In this edition: New national clinical guidelines for diagnosis and treatment of Endometriosis, ACCC releases guidance for button / coin batteries and Mosaic Brands pays $630,000 in penalties over COVID-related 'health essentials'
The latest insights from our Health Law team:
New national clinical guidelines for diagnosis and treatment of Endometriosis
ACCC releases guidance for button / coin batteries
Mosaic Brands pays $630,000 in penalties over COVID-related 'health essentials'
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The Royal Australian and New Zealand College of Obstetricians and Gynaecologists, along with a team of endometriosis experts, has developed and released new national clinical practice guidelines for the diagnosis and treatment of endometriosis, which were commissioned by the Australian Government. Endometriosis is a chronic inflammatory condition which affects one in nine women and girls (an estimated 700,000 Australians) and involves the endometrium growing in locations outside the uterus. In addition, the guidelines also provide evidence-based guidance in relation to adenomyosis, which is a related condition which can occur independently or in conjunction with endometriosis.
The guidelines align with the National Action Plan for Endometriosis which launched in 2018, and since which, the Australian Government has committed $21.13 million to improve awareness, clinical management, case and research into endometriosis. The action plan has three priority areas, including:
- Education and awareness;
- Clinical care; and
It aims to improve awareness of endometriosis, patient’s understanding of the condition, treatment options and research programs into endometriosis and chronic pelvic pain. The newly released guidelines, which fall under the priority area of ‘clinical care’ aim to provide up-to-date and evidence based guidance to assist health practitioners in providing care to people with endometriosis and to ensure earlier detection.
To read more about the guidelines, click here.To read more about the National Action Plan for Endometriosis, click here.
Australia's consumer watchdog, the Australian Competition & Consumer Commission (ACCC) has released guidance for the new, mandatory standards relating to button/coin batteries introduced in December 2020.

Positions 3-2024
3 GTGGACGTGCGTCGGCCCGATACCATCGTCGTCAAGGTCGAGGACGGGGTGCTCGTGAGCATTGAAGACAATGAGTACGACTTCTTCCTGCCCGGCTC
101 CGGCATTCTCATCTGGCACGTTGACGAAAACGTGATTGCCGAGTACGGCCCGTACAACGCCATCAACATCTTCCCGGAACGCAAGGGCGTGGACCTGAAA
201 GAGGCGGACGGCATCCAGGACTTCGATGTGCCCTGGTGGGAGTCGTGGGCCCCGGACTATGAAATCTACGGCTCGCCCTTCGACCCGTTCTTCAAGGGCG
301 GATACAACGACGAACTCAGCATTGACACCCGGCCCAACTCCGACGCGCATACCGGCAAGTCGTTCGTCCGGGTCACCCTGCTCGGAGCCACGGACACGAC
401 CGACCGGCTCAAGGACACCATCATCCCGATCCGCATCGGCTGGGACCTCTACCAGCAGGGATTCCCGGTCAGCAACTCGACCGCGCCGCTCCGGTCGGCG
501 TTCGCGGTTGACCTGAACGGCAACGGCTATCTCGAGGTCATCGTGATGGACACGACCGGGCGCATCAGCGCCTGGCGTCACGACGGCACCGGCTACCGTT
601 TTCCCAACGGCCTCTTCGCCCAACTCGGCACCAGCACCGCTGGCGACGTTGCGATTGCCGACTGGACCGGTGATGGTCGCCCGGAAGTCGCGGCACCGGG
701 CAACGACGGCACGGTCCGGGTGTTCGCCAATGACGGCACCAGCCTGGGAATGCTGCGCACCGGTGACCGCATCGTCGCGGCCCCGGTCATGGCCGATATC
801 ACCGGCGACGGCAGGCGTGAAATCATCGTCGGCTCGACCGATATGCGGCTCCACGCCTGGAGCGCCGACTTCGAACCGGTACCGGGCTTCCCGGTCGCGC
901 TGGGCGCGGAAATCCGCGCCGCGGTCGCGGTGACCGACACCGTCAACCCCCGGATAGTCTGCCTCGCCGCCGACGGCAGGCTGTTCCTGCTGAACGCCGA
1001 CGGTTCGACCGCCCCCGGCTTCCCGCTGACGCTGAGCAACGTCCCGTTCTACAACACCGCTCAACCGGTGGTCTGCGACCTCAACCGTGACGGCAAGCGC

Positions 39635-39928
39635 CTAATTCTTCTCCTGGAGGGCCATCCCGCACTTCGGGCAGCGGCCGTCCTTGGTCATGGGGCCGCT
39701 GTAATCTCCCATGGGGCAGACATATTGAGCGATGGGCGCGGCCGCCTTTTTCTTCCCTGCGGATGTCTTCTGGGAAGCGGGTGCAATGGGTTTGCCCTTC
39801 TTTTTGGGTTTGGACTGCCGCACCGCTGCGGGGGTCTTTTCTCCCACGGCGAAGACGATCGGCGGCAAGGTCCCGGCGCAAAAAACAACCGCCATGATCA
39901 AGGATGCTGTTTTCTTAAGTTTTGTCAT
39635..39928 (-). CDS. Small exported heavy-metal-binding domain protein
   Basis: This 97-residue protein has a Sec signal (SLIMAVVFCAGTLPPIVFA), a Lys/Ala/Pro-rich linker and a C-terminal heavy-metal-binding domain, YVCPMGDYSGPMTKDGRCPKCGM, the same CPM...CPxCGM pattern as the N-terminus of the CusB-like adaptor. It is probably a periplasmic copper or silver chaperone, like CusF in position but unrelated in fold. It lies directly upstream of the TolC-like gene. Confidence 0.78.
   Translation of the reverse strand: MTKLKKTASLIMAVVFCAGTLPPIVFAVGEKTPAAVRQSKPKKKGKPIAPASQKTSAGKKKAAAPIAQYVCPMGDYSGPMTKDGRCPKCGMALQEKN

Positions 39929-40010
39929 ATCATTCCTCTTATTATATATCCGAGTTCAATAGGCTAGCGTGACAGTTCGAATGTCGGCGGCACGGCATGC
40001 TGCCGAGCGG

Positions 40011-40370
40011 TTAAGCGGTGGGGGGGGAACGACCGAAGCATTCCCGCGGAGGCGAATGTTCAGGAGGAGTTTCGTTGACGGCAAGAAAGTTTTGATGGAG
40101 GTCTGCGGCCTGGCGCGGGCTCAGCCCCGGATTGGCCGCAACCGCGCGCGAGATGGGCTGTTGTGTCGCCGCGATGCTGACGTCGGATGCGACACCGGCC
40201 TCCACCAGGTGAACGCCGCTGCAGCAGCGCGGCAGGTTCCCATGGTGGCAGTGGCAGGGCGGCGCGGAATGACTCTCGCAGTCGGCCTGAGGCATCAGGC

Button/coin batteries are small, single cell batteries that enjoy wide application in small, portable electronic devices. However, they also present the risk of injury and even death to children if swallowed or inserted into the body. In response to this risk, the ACCC introduced the following four mandatory standards in late 2020:
- Consumer Goods (Products Containing Button/Coin Batteries) Safety Standard 2020.
- Consumer Goods (Products Containing Button/Coin Batteries) Information Standard 2020.
- Consumer Goods (Button/Coin Batteries) Safety Standard 2020.
- Consumer Goods (Button/Coin Batteries) Information Standard 2020.
These standards cover new requirements for secure battery compartments, child resistant packaging, and warnings and information. While they do include an 18 month transition period intended to allow suppliers time to implement changes necessary for compliance, this period ends on 21 June 2022. Non-compliant batteries sold thereafter may attract penalties.
Healthcare providers, hospitals, medical colleges, aged care providers and other businesses are encouraged to review their buying arrangements to ensure compliance from 22 June 2022 onwards.
You can read a summary of the guidance here, while a more comprehensive version is available here.
It has been reported by the Australian Competition and Consumer Commission (ACCC) that Mosaic Brands Limited (Mosaic Brands), an ASX listed company, has paid $630,000 as a penalty for its breach of the Australia Consumer Law. The breach arises from its promotion of pandemic-related ‘Health Essential Products’.
Mosaic Brands operates about 1210 stores nationally, including fashion brands Noni B, Autograph, BeMe, Crossroads, Katies, Millers, Rivers, Rockmans and W.Lane.
Five infringement notices were issued to Mosaic Brands for alleged false or misleading representations relating to hand sanitiser and face masks advertised on their websites and through direct marketing between March and June 2020. The key offending conduct by Mosaic Brands includes:
- Air Clean hand sanitiser sold on the Noni B website purporting to contain 70 per cent alcohol, when a sample tested by the ACCC was found to contain 17 per cent alcohol;
- Miaoyue hand sanitiser sold by Millers purporting to contain 75 per cent alcohol, contained only 58 per cent alcohol;
- Velcare-branded hand sanitiser products sold on its websites as ‘WHO-approved’, when they were not. The World Health Organisation does not approve or certify hand sanitiser products;
- KN95 Kids Safety Face Masks sold on its websites as ‘CE/FDA certified’, when they were not; and
- KN95 Adult Face Masks as “non-refundable”, when in fact consumers have a statutory right to a refund under the consumer guarantee remedies.
Mosaic Brands admitted to false or misleading statements regarding their products. As a result, Mosaic Brands must, under a court-enforceable undertaking, refund customers under a redress program, implement a three-year compliance program and properly substantiate its claims with respect to hand sanitisers and face masks, including independent product testing.
A copy of the enforceable undertaking can be found here.
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